Sunday, September 11, 2011
Rockpools & Epiphany Moments In Cooking
Guest post by Dom Bailey
It's a proud moment. The biggest prawn-like creatures we've caught rockpooling, and my five year old son wants to eat them. We spent hours rockpooling. Hours. There probably isn't a wriggling, skulking, pinching piece of marine life along the north coast of Cornwall that hasn't been traumatised by the poke, net, and bucket experience that results from us visiting a beach.
But so far, we we’re only doing it for fun - for the 'look what we found' or the 'do captive crabs fight?' factor or the 'I wonder what a marine biologist would earn in 20 years time - and how long do they have to study for?' (the adult role in rockpooling is generally life guard, crab grabber and stone turner, so there is a lot of time for reflection).
But eating our catch had never been part of the equation. Even the Spanish wouldn't go for the tiddlers we scooped out.
Until the day of the prawn.
There are lots of prawny, shrimp-like things in the rockpools, but the biggest we'd seen had been not much more than two or three centimetres long - too small to bother cooking and peeling.
Prawns always seemed to be more exotic - "responsibly farmed in Thailand" or suchlike, not "caught near St Merryn with a £1 net from an RNLI charity shop".
But at the end of a long day of exploring and stone turning we sat on a rock half-heartedly dipping the net into "definitely the last pool or mummy is going to be really annoyed" as the tide started to ease its way back in.
I saw something of reasonable size, for a rockpool, dart under the overhanging seaweed. Being dad allows for commandeering of the net in the event of a potentially large catch. That's just how it is, it's the rules, ask your mother.
Anyway, a deft dip, scoop and twist motion (there is a technique...) and I see two things flapping in the net. Flapping. Not flitting or twitching as the little shrimplets had earlier in the day. Flapping. Two definitely-not-shrimp-sized prawns, a thumb in length.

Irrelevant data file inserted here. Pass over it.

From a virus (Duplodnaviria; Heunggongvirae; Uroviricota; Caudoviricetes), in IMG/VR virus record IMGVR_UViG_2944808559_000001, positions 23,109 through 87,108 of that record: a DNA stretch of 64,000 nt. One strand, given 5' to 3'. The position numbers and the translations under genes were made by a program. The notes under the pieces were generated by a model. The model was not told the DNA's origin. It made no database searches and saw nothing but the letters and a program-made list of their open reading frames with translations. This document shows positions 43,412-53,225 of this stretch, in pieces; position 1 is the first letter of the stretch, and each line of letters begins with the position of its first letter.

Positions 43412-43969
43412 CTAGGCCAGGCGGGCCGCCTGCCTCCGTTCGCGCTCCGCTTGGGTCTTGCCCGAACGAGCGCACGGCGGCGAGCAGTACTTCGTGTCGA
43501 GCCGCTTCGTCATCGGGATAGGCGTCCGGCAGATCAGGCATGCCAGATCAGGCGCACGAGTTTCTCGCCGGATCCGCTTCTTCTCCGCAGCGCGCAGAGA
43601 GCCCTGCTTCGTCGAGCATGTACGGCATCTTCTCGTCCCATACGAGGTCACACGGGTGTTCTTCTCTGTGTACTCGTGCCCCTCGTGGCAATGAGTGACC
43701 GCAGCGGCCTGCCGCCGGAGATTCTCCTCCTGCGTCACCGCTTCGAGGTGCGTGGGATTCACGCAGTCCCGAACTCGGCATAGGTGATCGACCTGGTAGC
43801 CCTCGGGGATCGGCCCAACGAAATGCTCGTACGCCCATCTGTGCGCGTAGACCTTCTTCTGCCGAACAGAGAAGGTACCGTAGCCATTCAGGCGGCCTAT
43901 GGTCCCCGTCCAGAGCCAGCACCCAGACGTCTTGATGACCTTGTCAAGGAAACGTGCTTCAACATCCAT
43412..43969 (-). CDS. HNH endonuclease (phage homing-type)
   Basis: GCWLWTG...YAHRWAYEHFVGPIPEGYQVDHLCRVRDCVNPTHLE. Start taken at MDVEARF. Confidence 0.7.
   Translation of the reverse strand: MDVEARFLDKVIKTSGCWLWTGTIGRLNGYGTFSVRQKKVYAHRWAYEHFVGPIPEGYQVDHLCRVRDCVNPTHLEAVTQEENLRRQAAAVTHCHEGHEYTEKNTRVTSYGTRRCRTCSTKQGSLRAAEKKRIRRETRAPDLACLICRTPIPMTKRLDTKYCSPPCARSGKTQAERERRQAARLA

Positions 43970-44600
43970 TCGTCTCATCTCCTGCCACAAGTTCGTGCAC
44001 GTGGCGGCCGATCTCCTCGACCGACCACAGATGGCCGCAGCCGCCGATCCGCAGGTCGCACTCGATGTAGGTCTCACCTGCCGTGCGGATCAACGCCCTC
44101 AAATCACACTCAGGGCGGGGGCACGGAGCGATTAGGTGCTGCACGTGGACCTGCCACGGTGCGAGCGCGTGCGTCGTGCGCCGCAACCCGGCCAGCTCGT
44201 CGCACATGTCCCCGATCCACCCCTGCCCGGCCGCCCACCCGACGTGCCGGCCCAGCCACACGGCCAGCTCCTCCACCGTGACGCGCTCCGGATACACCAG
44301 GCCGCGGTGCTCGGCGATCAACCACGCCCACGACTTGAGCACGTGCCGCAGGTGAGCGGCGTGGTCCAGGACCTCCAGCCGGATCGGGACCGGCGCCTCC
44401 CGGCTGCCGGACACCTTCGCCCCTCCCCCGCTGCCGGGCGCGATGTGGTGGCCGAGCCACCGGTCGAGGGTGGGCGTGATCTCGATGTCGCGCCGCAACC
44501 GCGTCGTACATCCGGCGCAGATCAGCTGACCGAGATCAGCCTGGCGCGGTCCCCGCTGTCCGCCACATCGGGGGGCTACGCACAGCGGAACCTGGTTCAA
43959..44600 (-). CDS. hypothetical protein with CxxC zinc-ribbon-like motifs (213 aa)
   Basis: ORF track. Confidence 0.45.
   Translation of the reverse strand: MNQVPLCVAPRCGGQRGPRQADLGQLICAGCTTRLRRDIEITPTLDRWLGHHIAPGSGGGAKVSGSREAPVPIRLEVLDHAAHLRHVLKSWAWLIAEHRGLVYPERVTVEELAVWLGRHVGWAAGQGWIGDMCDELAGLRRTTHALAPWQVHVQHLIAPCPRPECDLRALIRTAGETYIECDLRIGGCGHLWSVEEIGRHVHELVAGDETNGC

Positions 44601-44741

I'm not sure who was more excited. "Wow let me have a go!"
‘Not likely’ thoughts give way to "of course, here you go." Grit teeth, scan seabed.
Frustration gets me the net back in no time, and I find that scooping along the gravelly bottom returns a few more finger-size prawns.
The incoming tide seems to have brought a bigger bounty. We'd found the rockpool equivalent of a kids’ playground after dark where teenagers hang out trying to look cool on roundabouts and bouncy tortoises.
Then came the "can we eat them?"
Every parent wants the best for their child. The best toys, the best schools, the best holidays. Inspiring the best memories is no mean feat.
And every foodie knows that chefs and food lovers everywhere have their own tale of a gastronomic epiphany. For Anthony Bourdain, it is raw oysters from the gnarled hands of a French fisherman on a family holiday. For a food blogger close to our hearts there is the story of his five year old self finding a scallop shell on a beach in France and asking a local family to cook it for him.
I'm not sure I've got one. There's the reassuring smell of a Sunday roast cooking as the pressure cooker whistles to Pick Of The Pops on the radio. Or the spag bol hurled up the wall by a frustrated parent after my sister and I wouldn't stop bickering. Or just my gran's lemon curd tarts.